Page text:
Escalation of commitment in decision making is a cognitive bias-driven phenomenon that leads individuals and organizations to invest resources in failing projects persistently. In this article, we will describe the escalation of commitment and the impact that it has within an organization. We will use the case of New Coke as an example to illustrate escalation of commitment.
Escalation of Commitment in Decision-Making
Escalation of commitment is a phenomenon deeply ingrained in human decision-making. It occurs when individuals or groups persist in investing resources in a project or decision despite mounting evidence suggesting its impending failure. This often irrational behavior is driven by cognitive biases, notably the sunk cost fallacy and confirmation bias. The ramifications of escalation of commitment extend far beyond mere financial losses; they can severely impact decision-making processes and the very culture of organizations.
Escalation of Commitment in the Case of New Coke
To illustrate the concept of escalation of commitment, one need look no further than the infamous case of New Coke, introduced by Coca-Cola in 1985. Coca-Cola, embroiled in a fierce battle with arch-rival Pepsi, decided to alter the formula of its flagship product in a bold bid to gain market share. Even though taste tests unequivocally favored the original formula, Coca-Cola’s top brass remained steadfastly committed to New Coke, pouring substantial resources into its promotion and distribution1.
As New Coke’s sales began to languish, Coca-Cola adopted a counterintuitive approach, doubling its commitment to the product by intensifying investments in advertising and distribution. Despite mounting evidence suggesting the product’s failure, the company supported the product. It took several months of dwindling sales and negative consumer feedback before Coca-Cola conceded to abandon the new formula and revert to the original recipe.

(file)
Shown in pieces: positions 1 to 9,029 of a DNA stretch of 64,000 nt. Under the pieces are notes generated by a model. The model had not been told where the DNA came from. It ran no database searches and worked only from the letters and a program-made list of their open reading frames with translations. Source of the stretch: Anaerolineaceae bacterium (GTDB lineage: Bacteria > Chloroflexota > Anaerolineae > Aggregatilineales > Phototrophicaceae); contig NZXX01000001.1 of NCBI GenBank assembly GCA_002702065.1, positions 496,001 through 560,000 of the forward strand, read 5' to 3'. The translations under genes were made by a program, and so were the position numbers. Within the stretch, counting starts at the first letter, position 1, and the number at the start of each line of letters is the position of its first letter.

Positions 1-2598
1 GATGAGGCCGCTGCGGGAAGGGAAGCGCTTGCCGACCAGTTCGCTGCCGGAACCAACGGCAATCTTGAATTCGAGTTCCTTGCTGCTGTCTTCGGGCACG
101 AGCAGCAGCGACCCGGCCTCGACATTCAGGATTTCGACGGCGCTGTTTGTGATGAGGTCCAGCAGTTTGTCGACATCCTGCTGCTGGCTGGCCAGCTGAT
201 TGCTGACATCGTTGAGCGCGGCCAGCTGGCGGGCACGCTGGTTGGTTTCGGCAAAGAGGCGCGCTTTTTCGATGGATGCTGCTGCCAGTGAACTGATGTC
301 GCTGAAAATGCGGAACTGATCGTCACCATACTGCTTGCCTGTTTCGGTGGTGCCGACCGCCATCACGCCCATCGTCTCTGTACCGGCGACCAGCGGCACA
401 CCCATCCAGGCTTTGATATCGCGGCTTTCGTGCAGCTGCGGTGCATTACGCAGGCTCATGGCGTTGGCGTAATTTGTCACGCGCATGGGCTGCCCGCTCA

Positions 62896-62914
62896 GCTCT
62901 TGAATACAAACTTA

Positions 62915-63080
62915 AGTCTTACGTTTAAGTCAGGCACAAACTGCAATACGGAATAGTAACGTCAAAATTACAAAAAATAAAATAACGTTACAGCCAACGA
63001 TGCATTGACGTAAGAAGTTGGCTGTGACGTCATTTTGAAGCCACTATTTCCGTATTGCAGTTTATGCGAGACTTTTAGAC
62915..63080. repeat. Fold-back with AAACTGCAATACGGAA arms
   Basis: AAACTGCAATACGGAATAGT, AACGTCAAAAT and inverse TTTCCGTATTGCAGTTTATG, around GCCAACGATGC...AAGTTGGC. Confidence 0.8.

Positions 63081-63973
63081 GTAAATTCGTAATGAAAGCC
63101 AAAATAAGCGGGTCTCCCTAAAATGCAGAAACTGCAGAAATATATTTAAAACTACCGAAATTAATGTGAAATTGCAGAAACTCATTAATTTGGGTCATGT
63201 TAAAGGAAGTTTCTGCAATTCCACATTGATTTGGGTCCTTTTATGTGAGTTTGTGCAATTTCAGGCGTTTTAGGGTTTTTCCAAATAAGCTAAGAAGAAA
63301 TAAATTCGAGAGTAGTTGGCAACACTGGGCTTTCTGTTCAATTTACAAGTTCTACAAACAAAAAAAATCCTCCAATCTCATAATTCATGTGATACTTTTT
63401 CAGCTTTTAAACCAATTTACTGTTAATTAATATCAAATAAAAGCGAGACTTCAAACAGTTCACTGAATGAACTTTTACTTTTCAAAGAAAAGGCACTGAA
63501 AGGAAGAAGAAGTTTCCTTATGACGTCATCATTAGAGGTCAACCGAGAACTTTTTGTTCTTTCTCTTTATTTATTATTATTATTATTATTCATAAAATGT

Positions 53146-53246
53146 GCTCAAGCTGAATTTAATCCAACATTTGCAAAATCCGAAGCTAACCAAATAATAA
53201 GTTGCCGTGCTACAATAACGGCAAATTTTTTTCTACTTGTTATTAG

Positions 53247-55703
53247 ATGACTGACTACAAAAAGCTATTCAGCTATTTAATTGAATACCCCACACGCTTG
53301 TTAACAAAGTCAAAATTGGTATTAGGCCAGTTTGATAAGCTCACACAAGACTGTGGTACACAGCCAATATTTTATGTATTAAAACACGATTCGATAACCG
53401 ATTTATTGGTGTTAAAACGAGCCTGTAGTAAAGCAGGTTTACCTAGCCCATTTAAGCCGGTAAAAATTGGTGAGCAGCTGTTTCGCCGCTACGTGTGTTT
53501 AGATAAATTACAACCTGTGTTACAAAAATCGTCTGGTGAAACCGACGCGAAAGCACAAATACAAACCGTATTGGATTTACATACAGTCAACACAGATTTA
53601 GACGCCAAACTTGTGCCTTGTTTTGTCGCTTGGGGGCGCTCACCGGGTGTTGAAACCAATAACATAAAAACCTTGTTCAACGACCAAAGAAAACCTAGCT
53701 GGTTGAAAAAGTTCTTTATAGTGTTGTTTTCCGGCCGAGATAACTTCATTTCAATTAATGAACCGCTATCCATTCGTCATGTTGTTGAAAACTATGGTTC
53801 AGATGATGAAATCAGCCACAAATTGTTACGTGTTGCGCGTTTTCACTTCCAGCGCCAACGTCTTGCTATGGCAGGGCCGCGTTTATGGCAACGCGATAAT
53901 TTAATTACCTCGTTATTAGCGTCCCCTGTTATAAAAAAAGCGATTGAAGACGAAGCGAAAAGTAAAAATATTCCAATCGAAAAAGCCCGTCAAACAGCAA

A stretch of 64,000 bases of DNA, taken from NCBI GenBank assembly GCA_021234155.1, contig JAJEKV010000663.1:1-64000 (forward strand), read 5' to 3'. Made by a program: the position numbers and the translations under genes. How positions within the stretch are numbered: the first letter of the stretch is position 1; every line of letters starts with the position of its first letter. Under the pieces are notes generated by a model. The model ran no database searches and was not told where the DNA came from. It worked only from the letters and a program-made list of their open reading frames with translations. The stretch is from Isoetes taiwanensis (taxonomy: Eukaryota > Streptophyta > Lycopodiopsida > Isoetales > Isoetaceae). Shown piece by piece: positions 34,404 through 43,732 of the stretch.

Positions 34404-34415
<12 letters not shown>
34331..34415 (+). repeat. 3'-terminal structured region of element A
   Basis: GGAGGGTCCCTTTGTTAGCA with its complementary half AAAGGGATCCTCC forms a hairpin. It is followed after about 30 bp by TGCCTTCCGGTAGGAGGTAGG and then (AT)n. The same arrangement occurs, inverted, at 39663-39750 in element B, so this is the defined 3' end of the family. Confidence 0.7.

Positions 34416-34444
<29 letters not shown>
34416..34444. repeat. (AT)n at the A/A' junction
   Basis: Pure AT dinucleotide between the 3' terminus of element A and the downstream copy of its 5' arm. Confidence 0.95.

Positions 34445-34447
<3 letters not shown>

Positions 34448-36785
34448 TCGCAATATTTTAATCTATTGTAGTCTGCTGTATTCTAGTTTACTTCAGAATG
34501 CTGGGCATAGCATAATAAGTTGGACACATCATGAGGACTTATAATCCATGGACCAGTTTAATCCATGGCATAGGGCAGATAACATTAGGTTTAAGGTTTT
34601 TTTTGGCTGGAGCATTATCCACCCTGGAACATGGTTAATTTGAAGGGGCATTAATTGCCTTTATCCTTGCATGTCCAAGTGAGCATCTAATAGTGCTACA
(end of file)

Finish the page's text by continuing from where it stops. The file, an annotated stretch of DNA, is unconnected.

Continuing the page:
The consequences of this escalation of commitment were profound. Coca-Cola had invested millions of dollars in developing and promoting the new product, only to see it flounder in the market. Cognitive biases, particularly the sunk cost fallacy, were instrumental in driving the decision to persist with New Coke. Executives clung to the misguided belief that they had already invested too much to retreat.
Impact on Organizational Culture and Decision-Making
Escalation of commitment is not a solitary event confined to a single project or decision. It has the potential to infiltrate an organization’s culture and its very decision-making processes. In environments where escalation of commitment is anticipated, decision-making tends to become rigid and impervious to change. Stakeholders become entrenched and unwilling to entertain alternative viewpoints or consider course corrections.
Mitigating Escalation of Commitment
Organizations must foster a culture of open and candid communication to avert the detrimental consequences of escalation of commitment. Leaders are responsible for encouraging employees to voice their concerns about projects or decisions. Moreover, they should demonstrate a willingness to consider alternative perspectives and, if necessary, adjust their course of action. Organizations can also implement robust processes for the routine evaluation of project effectiveness. These mechanisms allow for flexibility and adaptation when a project is veering off course.
In sum, escalation of commitment is a phenomenon with far-reaching repercussions for both individuals and organizations. Understanding the cognitive biases underpinning this behavior is the first step toward mitigating its impact. By nurturing a culture of open communication and introducing systematic evaluations of projects and decisions, organizations can sidestep the negative consequences of escalation of commitment and make more sound and effective choices2.
The cautionary tale of New Coke is a stark reminder of the importance of being open to alternative perspectives and ready to pivot when the situation demands it. In the ever-evolving decision-making landscape, adaptability is often the key to success.
- Fripp, G. (2022, August 28). New Coke Case Study (Part 1). Great Ideas for Teaching Marketing. ↩︎
- Thompson, L. L. (n.d.). Making the Team: A Guide for Managers. O’Reilly Online Learning. ↩︎
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